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plug (v.)

"close tightly (a hole), fill or stop with or as with a plug," 1620s, from plug (n.) or from Dutch pluggen. OED dates the meaning "work energetically at" from c. 1865, and cites "Remembered on the river at Oxford" (and one wonders if a memory from Cambridge would pass). Sense of "popularize by repetition" is from 1906. Slang sense "put a bullet into" is recorded from 1870. Related: Plugged; plugging.

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plug (n.)

1620s, "piece of wood or other substance, usually in the form of a peg or bottle-cork, used to stop a hole in a vessel," originally a seamen's term, probably from Dutch plug, Middle Dutch plugge "bung, stopper," related to Norwegian plugg, Danish pløg (the Scandinavian words also might be from Low German), North Frisian plaak, Middle Low German pluck, German Pflock; all of uncertain etymology. The Irish and Gaelic words are said to be from English.

The sense of "wad or stick of tobacco" is attested from 1728, based on resemblance. Meaning "branch pipe from a water main leading to a point closed by a cap where a hose can be easily attached" is by 1727. Electrical sense is from 1883, based on being inserted; meaning "sparking device in an internal combustion engine" is from 1886. Meaning "advertisement" is recorded by 1902, American English, perhaps from verb sense "work energetically at" (c. 1865).

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away (adv.)
late Old English aweg, earlier on weg "on from this (that) place;" see a- (1) + way (n.).

Meaning "from one's own or accustomed place" is from c. 1300; that of "from one state or condition to another" is from mid-14c.; that of "from one's possession (give away, throw away) is from c. 1400. Colloquial use for "without delay" (fire away, also right away) is from earlier sense of "onward in time" (16c.). Meaning "at such a distance" (a mile away) is by 1712. Intensive use (as in away back) is American English, attested by 1818. Of sporting events played at the other team's field or court, by 1893.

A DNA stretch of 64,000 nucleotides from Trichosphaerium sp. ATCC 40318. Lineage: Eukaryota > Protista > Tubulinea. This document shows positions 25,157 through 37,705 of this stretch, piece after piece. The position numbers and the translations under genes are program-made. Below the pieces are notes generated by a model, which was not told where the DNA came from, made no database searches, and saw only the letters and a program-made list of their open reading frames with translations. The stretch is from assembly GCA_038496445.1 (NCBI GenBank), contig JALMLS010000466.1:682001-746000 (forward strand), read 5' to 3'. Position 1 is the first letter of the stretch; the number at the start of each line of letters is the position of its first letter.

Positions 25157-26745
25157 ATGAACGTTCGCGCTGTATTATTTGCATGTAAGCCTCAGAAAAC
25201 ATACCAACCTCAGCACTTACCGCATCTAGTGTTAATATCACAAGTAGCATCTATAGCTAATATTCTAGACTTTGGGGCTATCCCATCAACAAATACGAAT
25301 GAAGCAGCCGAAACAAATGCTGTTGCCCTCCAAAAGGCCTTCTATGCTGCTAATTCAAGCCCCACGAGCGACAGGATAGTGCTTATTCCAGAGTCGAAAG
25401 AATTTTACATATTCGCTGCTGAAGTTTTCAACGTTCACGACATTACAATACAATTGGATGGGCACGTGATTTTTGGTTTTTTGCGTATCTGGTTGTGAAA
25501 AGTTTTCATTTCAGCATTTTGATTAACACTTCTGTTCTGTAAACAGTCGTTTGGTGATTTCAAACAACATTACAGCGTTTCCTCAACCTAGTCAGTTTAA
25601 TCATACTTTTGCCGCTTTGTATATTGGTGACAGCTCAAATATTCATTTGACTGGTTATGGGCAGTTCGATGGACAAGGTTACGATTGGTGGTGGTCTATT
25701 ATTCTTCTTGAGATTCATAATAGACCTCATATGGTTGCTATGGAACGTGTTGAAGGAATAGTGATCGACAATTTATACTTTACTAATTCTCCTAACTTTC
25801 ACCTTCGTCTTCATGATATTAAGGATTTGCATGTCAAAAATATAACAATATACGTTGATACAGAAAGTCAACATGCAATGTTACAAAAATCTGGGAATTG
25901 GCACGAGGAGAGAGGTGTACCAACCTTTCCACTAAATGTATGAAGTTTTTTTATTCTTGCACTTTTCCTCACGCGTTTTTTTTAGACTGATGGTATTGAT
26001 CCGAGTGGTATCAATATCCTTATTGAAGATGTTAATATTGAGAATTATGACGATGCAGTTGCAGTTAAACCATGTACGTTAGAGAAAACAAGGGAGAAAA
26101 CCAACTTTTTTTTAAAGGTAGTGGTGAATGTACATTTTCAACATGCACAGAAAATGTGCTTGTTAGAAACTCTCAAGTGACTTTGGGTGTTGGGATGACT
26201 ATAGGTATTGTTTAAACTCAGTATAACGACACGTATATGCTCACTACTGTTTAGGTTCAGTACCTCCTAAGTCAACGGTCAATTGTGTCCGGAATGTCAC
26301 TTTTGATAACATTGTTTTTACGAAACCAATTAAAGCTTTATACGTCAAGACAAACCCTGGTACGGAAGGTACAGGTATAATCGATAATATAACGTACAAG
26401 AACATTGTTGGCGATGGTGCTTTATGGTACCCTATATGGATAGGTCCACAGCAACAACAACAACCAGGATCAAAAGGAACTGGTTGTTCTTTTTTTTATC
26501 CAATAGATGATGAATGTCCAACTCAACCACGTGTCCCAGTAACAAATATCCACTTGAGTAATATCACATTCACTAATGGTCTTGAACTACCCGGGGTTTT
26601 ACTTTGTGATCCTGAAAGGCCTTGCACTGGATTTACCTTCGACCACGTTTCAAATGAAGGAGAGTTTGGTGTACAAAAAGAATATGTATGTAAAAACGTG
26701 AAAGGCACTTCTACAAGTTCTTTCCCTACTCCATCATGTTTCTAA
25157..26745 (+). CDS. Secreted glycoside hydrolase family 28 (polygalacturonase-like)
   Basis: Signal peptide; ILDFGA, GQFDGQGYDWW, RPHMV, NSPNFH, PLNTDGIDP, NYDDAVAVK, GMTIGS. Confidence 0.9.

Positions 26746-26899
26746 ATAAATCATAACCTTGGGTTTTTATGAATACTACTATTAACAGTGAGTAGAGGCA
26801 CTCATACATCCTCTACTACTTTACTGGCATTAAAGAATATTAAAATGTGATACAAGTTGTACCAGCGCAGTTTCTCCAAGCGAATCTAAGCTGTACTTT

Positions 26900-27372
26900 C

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lay-away (n.)
also lay-away, 1961 in reference to a system of payments for reserved merchandise, from the verbal phrase (attested from c. 1400 as "to put away," especially "place in store for future use"); see lay (v.) + away (adv.). Earlier in the same sense, as an adjective, was Australian lay-by (1930).
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ear-plug (n.)

also earplug, "piece of wax, rubber, cotton, etc., inserted in the ear as protection against noise or water," 1841, from ear (n.1) + plug (n.).

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plug-in (adj.)

"designed to be plugged into a socket," 1922, from the verbal phrase, from plug (v.) + in (adv.).

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get-away (n.)
also getaway, 1852, "an escape," originally in fox hunting, from verbal phrase get away "escape" (early 14c.); see get (v.) + away (adv.). Of prisoners or criminals from 1893.
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plug-ugly (n.)

"city ruffian, one of a gang who assaulted people and property in mid-19th century American cities," 1856, originally in Baltimore, from plug (n.), the American English slang name for the tall, silk stovepipe hats then popular among young men, + ugly. Sometimes as the name of a specific gang, but often generic.

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keep-away (n.)
as a game, 1925, from verbal phrase (attested from late 14c.); see keep (v.) + away (adv.).
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give-away (n.)
also giveaway, "act of giving away," 1872, from verbal phrase give away, c. 1400 (of brides from 1719); see give (v.) + away (adv.). The phrase in the meaning "to betray, expose, reveal" is from 1878, originally U.S. slang. Hence also Related: give-away (n.) "inadvertent betrayal or revelation" (1882).
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